Peer assessment of competence

Authors


John J Norcini PhD, Foundation for Advancement of International Medical Education and Research (FAIMER®), 3624 Market Street, 4th Floor, Philadelphia, Pennsylvania 19104, USA. Tel.: 00 1 215 823 2170; Fax: 00 1 215 386 2321; E-mail: jnorcini@ecfmg.org

Abstract

Objective  This instalment in the series on professional assessment summarises how peers are used in the evaluation process and whether their judgements are reliable and valid.

Method  The nature of the judgements peers can make, the aspects of competence they can assess and the factors limiting the quality of the results are described with reference to the literature. The steps in implementation are also provided.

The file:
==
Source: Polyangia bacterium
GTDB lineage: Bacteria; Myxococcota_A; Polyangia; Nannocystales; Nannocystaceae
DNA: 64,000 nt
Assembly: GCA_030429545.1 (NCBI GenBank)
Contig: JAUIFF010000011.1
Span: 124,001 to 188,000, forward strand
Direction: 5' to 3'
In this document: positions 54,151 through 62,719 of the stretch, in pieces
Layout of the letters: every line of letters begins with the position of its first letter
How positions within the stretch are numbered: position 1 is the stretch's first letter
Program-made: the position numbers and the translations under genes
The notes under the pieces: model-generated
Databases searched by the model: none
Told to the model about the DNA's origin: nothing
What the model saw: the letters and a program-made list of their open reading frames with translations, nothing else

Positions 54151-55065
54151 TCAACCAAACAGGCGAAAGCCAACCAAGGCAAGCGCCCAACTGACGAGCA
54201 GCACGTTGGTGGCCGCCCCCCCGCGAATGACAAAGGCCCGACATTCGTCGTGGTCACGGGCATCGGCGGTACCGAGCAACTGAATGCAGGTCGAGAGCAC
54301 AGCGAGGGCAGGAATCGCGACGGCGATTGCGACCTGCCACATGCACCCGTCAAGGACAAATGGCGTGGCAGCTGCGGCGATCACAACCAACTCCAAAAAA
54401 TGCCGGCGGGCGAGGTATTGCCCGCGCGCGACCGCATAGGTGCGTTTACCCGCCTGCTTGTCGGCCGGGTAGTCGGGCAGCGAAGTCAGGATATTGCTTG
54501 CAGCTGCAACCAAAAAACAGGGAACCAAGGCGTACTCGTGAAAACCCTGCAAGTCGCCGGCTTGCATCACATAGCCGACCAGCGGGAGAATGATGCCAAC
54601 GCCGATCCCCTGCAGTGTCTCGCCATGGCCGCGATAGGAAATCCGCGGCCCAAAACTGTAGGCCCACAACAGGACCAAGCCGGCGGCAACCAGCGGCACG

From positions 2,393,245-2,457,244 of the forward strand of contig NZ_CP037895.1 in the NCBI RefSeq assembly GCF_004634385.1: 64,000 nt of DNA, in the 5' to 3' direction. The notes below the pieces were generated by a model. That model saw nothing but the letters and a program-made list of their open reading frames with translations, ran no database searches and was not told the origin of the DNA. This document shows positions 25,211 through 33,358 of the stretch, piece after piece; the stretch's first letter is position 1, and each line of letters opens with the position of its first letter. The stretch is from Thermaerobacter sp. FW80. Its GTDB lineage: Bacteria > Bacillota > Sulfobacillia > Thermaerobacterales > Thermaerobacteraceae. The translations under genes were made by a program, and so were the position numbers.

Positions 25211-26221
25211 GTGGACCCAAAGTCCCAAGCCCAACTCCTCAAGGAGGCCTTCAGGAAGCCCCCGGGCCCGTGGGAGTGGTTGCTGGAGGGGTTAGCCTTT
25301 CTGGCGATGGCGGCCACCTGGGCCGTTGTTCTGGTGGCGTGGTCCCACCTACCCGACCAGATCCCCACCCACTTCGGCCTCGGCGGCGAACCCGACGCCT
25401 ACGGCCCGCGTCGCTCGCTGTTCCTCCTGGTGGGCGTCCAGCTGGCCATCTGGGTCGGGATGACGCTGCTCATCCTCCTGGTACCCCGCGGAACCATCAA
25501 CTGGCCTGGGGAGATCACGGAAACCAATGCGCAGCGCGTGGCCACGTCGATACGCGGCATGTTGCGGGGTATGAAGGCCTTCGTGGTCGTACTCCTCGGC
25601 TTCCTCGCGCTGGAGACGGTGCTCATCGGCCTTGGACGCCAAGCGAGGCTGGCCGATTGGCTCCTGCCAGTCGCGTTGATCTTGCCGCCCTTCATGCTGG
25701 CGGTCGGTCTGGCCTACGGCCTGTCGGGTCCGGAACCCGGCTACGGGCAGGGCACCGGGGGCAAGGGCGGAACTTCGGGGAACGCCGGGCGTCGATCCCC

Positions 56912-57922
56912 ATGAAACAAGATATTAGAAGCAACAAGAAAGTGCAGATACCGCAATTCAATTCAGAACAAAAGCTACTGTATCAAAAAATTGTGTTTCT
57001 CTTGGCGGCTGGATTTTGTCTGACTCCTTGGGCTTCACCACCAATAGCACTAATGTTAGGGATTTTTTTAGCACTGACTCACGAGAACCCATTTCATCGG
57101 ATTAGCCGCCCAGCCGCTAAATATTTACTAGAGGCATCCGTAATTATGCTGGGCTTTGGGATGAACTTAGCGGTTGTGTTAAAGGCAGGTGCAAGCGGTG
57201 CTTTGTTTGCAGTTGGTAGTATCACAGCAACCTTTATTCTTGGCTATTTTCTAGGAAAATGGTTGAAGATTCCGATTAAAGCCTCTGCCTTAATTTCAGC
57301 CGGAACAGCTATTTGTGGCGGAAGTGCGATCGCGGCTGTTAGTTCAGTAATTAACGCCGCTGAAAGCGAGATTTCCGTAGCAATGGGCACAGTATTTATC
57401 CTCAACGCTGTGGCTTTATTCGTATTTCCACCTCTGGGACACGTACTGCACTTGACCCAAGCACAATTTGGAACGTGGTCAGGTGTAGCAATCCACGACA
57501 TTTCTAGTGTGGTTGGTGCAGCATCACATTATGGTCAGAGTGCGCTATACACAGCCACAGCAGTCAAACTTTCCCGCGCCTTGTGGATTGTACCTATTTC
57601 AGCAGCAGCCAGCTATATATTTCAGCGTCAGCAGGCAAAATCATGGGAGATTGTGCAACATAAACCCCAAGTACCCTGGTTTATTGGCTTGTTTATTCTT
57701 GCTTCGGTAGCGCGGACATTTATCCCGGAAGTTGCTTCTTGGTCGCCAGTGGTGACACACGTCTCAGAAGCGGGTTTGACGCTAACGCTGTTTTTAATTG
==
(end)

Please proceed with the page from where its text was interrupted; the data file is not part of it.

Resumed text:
Results  Peers are asked to make judgements about structured tasks or to provide their global impressions of colleagues. Judgements are gathered on whether certain actions were performed, the quality of those actions and/or their suitability for a particular purpose. Peers are used to assess virtually all aspects of professional competence, including technical and non-technical aspects of proficiency. Factors influencing the quality of those assessments are reliability, relationships, stakes and equivalence.

Conclusion  Given the broad range of ways peer evaluators can be used and the sizeable number of competencies they can be asked to judge, generalisations are difficult to derive and this form of assessment can be good or bad depending on how it is carried out.

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